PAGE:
New year, new you? If you’ve recently cleaned out your house, chances are you’ve got a lot of unwanted junk.

Three people thrift shopping outside
Yard sales are good for the environment! (Getty)

Rather than toss it all in the trash (and contribute to water and climate pollution), try these six great ways to get rid of the things you don’t need:

Yard sale!

One person's trash is someone else’s treasure. You can go old-school and set out your wares on your stoop or driveway or look to resources online. Websites that list local yard sales (Garage Sale Finder, Garage Sales by Map) and online resources such as ThredUp, Poshmark, eBay, Facebook Marketplace, Bookoo and OfferUp can help you sell your unwanted things. No muss, no fuss.

Pay it forward

All those rubber bands you liberated from the junk drawer? Egg sellers at the farmers market, your local librarian or the office at your kids’ school will thank you for them.

The dress-up clothes you no longer use at your new, remote gig can help out under-resourced job seekers through Dress for Success and 100 Suits.

Books you’ve already read? Check for a Little Free Library, a freestanding give/take community bookshelf on a street near you.

And, of course, thrift shops accept re-sellable items to support their missions — a win for giver and seller alike.

Give it away

There is almost no end to the stuff people will be happy to take off your hands. A 2021 New York Times article reported that a gallon of pickle juice once made its way from one Big Apple resident to another through a local Buy Nothing group, an online community where people give and get stuff from their neighbors gratis. Find your local group on Facebook. Freecycle works similarly.

As Winston Churchill aptly said, “We make a life by what we give.”

Take care with hazardous household waste

Paint, pesticides, motor oil, cleaning products — many household items are toxic, corrosive or flammable. First, try to give away anything you don’t need. (See Give it away, above.)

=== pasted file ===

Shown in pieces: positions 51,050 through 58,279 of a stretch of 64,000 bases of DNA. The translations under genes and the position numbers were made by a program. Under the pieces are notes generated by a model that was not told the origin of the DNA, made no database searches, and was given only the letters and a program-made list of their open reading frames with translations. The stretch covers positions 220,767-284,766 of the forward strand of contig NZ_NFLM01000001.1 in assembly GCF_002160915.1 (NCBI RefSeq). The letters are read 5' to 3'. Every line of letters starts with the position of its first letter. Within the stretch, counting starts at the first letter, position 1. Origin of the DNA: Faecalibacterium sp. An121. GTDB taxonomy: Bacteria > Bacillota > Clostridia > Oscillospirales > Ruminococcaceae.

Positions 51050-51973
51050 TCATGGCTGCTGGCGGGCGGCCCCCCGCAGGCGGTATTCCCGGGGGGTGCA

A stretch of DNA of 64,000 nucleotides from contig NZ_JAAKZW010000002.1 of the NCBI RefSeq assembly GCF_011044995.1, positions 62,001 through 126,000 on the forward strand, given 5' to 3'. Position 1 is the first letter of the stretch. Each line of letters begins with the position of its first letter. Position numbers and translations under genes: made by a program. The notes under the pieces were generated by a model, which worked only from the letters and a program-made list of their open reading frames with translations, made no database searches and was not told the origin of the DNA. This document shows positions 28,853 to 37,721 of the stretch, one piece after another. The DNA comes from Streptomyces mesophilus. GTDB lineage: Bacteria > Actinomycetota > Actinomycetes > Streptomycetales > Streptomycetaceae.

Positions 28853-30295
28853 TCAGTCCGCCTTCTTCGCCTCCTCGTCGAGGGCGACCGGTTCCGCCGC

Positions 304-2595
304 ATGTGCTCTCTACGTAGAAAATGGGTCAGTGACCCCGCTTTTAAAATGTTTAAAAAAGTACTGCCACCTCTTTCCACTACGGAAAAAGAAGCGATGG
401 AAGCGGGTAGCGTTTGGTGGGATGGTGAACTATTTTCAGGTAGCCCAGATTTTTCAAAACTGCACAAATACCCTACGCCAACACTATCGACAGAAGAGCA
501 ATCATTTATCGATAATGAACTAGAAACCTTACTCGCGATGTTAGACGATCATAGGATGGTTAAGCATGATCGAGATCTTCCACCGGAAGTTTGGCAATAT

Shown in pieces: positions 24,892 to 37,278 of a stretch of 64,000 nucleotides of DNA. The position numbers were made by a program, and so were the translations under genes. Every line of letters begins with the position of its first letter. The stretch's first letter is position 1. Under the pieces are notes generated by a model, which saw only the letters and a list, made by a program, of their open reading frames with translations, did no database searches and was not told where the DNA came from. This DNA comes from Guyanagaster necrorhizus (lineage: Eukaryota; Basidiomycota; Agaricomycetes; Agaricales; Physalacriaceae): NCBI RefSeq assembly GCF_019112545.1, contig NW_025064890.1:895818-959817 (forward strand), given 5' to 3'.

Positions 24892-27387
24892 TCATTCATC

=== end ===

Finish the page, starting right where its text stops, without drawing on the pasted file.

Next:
Then, take advantage of the recycling programs offered by large retailers such as Best Buy, Staples, Home Depot and Autozone. Many of them take electronics, lightbulbs, car batteries and more.

Finally, check with your local sanitation department for rules and regulations for disposing of hazardous household waste. Many host disposal events or offer drop-off sites where you can get rid of hazardous waste safely. 

Don’t trash good food

There are almost 34 million food-insecure people in the U.S. alone, according to the U.S. Department of Agriculture.

You can help, and get rid of your excess healthy, safe food, in a number of ways. Sidewalk-based community fridges allow neighbors to leave what they have or take what they need. Find one online (Freedge lists some) or even start your own. Your local food pantry might also take your excess. Some police stations accept non-perishable food to later distribute to food pantries.  

Recycle

After reuse, look to recycle. Your local government can tell you what and how you can recycle in your area. Websites like Earth911 and RecycleNow offer ideas for what to do with hard-to-recycle items like packing peanuts and coffee pods.